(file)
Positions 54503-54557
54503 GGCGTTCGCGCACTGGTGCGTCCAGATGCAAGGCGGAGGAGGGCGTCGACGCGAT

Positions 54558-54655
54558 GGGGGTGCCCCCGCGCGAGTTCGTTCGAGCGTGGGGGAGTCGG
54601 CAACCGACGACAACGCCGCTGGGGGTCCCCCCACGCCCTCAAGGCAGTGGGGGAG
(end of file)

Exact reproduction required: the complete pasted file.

Positions 54503-54557
54503 GGCGTTCGCGCACTGGTGCGTCCAGATGCAAGGCGGAGGAGGGCGTCGACGCGAT

Positions 54558-54655
54558 GGGGGTGCCCCCGCGCGAGTTCGTTCGAGCGTGGGGGAGTCGG
54601 CAACCGACGACAACGCCGCTGGGGGTCCCCCCACGCCCTCAAGGCAGTGGGGGAG